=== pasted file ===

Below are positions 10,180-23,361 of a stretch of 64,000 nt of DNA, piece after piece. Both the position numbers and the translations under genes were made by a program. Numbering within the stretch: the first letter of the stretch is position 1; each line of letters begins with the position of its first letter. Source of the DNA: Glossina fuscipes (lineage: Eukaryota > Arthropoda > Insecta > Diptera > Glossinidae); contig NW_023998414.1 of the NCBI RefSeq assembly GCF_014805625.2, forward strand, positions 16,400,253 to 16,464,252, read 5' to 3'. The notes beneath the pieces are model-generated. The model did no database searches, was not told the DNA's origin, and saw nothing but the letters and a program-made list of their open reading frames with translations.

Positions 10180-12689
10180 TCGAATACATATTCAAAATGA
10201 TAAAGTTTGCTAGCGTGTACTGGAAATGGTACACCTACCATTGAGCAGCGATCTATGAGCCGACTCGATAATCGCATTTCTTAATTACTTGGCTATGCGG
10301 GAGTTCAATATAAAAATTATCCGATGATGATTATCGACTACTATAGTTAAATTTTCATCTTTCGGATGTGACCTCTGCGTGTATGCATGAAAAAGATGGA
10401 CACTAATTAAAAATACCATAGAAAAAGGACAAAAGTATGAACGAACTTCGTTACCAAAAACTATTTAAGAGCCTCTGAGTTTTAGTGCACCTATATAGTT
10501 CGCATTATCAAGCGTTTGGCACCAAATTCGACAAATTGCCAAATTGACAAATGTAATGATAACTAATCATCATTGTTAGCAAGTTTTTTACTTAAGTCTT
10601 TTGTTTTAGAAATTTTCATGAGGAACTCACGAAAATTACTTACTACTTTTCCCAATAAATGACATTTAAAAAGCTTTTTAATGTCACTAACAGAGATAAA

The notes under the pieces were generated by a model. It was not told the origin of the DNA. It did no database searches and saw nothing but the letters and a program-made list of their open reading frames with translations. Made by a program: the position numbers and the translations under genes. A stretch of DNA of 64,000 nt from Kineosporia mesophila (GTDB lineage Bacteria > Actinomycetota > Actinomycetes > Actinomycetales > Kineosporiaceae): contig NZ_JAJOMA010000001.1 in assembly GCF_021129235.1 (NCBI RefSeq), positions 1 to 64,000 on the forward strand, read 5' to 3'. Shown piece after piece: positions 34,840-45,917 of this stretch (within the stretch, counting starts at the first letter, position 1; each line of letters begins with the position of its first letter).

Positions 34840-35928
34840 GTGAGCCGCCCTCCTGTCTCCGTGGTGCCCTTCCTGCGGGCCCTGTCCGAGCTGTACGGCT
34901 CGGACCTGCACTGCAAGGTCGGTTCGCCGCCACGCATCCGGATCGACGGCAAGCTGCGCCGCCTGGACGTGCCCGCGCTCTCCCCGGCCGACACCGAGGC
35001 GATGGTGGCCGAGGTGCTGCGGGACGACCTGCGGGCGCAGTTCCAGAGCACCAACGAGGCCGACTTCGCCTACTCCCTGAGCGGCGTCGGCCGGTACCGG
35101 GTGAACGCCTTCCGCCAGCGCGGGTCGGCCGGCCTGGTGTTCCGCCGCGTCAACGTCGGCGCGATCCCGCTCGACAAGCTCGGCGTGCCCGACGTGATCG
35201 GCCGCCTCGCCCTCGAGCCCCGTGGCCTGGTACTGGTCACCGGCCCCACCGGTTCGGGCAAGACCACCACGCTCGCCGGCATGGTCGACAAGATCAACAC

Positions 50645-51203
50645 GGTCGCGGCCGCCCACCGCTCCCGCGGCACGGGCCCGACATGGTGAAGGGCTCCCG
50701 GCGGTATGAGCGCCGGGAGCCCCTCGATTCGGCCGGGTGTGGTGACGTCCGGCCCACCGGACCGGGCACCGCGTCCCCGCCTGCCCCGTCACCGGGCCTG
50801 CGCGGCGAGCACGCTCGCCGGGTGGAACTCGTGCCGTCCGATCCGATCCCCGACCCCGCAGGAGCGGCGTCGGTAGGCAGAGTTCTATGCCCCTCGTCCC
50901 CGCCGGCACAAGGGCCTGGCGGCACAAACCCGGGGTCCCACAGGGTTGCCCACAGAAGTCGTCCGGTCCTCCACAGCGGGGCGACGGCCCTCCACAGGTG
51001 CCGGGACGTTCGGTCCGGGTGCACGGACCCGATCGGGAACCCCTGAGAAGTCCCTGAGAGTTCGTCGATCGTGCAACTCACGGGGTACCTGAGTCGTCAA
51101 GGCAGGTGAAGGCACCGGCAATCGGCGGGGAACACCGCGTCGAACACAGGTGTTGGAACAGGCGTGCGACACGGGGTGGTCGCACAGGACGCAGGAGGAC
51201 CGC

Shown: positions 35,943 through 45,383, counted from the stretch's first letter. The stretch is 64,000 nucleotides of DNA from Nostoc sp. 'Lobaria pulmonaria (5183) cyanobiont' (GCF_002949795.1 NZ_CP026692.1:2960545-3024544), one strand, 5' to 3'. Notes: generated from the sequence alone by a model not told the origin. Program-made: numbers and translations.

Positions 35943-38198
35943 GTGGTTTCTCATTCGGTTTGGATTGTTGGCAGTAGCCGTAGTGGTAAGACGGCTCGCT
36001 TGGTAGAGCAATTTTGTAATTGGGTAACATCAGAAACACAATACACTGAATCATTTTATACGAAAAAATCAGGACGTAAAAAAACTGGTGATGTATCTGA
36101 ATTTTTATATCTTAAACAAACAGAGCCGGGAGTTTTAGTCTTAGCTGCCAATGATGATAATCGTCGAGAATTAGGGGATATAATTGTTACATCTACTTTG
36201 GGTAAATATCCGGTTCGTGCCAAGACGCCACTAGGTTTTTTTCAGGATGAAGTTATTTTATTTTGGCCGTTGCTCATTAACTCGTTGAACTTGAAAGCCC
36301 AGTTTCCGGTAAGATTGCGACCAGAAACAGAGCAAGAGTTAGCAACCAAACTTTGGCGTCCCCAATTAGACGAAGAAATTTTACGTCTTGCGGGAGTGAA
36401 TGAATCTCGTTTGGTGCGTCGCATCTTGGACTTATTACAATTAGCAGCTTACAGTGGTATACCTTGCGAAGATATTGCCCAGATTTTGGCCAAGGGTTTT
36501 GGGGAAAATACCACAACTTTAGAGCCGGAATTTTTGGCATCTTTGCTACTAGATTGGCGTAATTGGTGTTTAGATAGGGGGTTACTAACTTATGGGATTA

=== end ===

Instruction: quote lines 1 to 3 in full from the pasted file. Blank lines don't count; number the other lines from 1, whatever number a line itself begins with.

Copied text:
Below are positions 10,180-23,361 of a stretch of 64,000 nt of DNA, piece after piece. Both the position numbers and the translations under genes were made by a program. Numbering within the stretch: the first letter of the stretch is position 1; each line of letters begins with the position of its first letter. Source of the DNA: Glossina fuscipes (lineage: Eukaryota > Arthropoda > Insecta > Diptera > Glossinidae); contig NW_023998414.1 of the NCBI RefSeq assembly GCF_014805625.2, forward strand, positions 16,400,253 to 16,464,252, read 5' to 3'. The notes beneath the pieces are model-generated. The model did no database searches, was not told the DNA's origin, and saw nothing but the letters and a program-made list of their open reading frames with translations.

Positions 10180-12689
10180 TCGAATACATATTCAAAATGA